Before we start, I'd like to note that English is my second language, meaning my grammar isn't going to be perfect. Also, I am a Christian, if that happens to interest anyone. Also, the following ackowledgements shall be made: This critique focuses mainly on natural, hallucinogenic substances. I will not address synthetic compounds or stimulants or depressives. Let's get right to it, shall we?
Background: Psychoactive drugs are divided into three main groups: Stimulants (caffeine, nicotine, amphetamines, etc), Depressants (opioids, alcohol, etc) and Hallucinogens (THC [marijuana], LSD, psilocybin, mescaline).
In the second paragraph, the writer basically says that smoking and marijuana are not mentioned in the Bible. This is an honest, but troublesome admission. In the time that the New (and Old) Testaments were being written, smoking existed; perhaps most prominantly in the Native American cultures. So my question to all is: Why didn't the Bible know anything about it? If it is the inerrant word of God and it wished to prohibit smoking, why didn't it do so? God certainly knew what the Native Americans were doing. However, in his book he raised no objections. Now we get to the writer's case that smoking marijuana (or taking any other psychoactive drugs) is a sin.
Three things to note here. First of all, it discusses only one mind-altering drug (alcohol), which, one should note, is artificially made unlike all the psychoactive compunds contained in plants. In other words, alcohol is created by man whereas, say, psilocybe mushrooms were created by God. I'll return to this topic in a minute. Second, the writer is quoting a letter which wasn't written by God. I'm sure there might be something in the Gospels (= spoken by Jesus) against alcohol use (and even then it would only address drunkenness). The writer continues:Is smoking weed a sin? Although the Bible does not address marijuana directly, it does discuss other mind-altering drugs. Specifically, the Bible addresses the use of drugs in the book of Galatians:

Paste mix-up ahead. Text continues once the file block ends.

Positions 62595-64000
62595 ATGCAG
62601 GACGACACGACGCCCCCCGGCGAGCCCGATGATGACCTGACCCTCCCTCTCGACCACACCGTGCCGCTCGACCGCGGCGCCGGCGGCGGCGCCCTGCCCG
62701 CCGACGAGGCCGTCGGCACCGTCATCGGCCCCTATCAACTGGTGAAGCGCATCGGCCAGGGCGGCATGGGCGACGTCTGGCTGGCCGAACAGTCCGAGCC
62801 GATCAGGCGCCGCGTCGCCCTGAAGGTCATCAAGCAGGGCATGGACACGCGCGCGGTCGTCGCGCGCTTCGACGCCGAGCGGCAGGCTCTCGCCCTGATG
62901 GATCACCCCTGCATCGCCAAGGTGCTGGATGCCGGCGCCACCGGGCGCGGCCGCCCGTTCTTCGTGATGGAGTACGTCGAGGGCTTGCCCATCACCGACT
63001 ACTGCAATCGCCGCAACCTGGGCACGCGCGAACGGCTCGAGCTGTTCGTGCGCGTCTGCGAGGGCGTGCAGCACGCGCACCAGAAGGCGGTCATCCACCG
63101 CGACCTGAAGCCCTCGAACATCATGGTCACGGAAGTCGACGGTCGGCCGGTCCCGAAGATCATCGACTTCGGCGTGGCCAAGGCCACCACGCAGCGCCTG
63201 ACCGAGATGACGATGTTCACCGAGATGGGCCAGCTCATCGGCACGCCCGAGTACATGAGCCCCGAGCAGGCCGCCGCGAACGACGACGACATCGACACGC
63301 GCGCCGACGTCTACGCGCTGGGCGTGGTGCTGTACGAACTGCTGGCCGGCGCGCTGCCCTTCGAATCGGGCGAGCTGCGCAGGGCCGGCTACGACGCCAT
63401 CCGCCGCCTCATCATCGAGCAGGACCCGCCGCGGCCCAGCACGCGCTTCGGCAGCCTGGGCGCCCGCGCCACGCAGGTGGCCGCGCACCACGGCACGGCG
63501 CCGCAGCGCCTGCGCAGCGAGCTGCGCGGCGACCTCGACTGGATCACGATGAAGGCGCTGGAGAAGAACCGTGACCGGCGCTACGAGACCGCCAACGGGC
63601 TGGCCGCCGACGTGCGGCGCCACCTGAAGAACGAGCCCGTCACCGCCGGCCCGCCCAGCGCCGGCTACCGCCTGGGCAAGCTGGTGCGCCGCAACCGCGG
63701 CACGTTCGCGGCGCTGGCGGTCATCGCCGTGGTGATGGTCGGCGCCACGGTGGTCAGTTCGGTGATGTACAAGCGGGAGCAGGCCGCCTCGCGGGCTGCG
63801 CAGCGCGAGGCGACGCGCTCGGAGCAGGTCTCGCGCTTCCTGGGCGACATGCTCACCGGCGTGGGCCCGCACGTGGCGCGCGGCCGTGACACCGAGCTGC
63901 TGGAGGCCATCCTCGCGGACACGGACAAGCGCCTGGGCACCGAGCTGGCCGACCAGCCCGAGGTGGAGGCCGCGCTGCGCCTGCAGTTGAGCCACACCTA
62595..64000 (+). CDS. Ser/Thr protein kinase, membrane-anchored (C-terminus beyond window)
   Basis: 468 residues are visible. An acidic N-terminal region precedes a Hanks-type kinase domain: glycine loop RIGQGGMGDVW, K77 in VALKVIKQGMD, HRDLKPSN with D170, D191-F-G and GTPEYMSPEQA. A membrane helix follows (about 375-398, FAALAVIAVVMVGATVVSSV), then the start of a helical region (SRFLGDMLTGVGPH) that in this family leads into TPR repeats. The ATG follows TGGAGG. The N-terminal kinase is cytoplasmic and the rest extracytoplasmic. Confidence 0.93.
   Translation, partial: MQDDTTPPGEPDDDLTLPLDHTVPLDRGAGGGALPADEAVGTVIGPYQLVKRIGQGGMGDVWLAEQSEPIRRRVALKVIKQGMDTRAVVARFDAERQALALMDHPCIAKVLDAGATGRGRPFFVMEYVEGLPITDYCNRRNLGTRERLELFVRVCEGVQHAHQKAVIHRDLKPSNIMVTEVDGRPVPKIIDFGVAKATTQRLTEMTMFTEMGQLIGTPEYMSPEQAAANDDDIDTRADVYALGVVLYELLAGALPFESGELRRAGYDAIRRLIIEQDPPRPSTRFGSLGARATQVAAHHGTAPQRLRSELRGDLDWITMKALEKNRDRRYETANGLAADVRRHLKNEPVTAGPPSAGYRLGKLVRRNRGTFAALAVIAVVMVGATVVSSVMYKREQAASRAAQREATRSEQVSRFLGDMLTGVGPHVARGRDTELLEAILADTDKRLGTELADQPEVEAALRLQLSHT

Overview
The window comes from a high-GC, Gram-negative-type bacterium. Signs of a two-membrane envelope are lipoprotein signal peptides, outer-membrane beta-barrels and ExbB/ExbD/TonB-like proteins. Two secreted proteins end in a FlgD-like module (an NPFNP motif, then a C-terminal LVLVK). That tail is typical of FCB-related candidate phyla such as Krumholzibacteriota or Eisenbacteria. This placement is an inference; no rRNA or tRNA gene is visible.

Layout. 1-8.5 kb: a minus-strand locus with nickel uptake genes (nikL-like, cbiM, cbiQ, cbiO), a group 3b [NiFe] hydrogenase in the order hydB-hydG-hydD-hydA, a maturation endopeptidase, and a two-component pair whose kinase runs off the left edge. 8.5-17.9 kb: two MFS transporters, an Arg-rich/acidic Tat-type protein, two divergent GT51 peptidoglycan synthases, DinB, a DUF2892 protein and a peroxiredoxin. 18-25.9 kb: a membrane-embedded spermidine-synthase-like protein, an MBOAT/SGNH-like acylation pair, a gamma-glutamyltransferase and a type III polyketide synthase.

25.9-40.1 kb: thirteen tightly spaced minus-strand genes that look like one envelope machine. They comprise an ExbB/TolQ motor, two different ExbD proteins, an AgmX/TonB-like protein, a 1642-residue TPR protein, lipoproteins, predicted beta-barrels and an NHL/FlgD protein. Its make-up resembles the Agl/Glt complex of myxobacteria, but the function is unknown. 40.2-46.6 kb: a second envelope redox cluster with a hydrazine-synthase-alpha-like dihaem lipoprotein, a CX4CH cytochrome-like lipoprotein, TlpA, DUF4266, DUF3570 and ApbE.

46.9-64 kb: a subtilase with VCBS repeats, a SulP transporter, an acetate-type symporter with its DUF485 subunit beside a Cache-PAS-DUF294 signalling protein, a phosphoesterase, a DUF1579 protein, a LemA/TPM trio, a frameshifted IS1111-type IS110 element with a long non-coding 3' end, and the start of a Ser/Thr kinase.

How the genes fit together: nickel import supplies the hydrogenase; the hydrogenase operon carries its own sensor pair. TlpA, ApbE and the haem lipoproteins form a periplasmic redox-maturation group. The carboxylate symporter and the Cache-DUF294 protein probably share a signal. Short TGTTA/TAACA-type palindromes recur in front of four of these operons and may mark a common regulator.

Now the deeds of the flesh are evident, which are: immorality, impurity, sensuality, idolatry, sorcery, enmities, strife, jealousy, outbursts of anger, disputes, dissensions, factions, envying, drunkenness, carousing, and things like these, of which I forewarn you, just as I have forewarned you, that those who practice such things will not inherit the kingdom of God. (Galatians 5:19-21)
So, the central argument to the writer's case is that the word "sorcery" means "drug use". The evidence he gives is that the word sorcery is "pharmakeia" in Greek. Well, I went to Google Translator and looked whether or not this was true. I typed in "sorcery" and the results were: mageía, máv̱ri̱ mageía, goi̱teía, magía. I welcome anyone to try this and see for themselves. So, since I've refuted the writer's assertion that "sorcery" actually means "drug use", all conclusions that follow are invalid since they're based on an invalid premise. It doesn't matter if the greek word "pharmakeia" means "drug use", since "sorcery" does not translate into pharmakeia.So, where are the drugs mentioned in this verse? Actually, the word translated "sorcery" is the Greek word pharmakeia,4 from which we get the English word "pharmacy." The primary meaning is "the use or the administering of drugs" (usually associated with sorcery or idolatry). Since this verse comes from a list of things that if practiced would preclude one from heaven, this should be a reasonably strong suggestion that the Christian should not practice drug use. In addition, the book of Revelation lists drug use as one of the things for which the unrepentant will suffer the wrath of God.5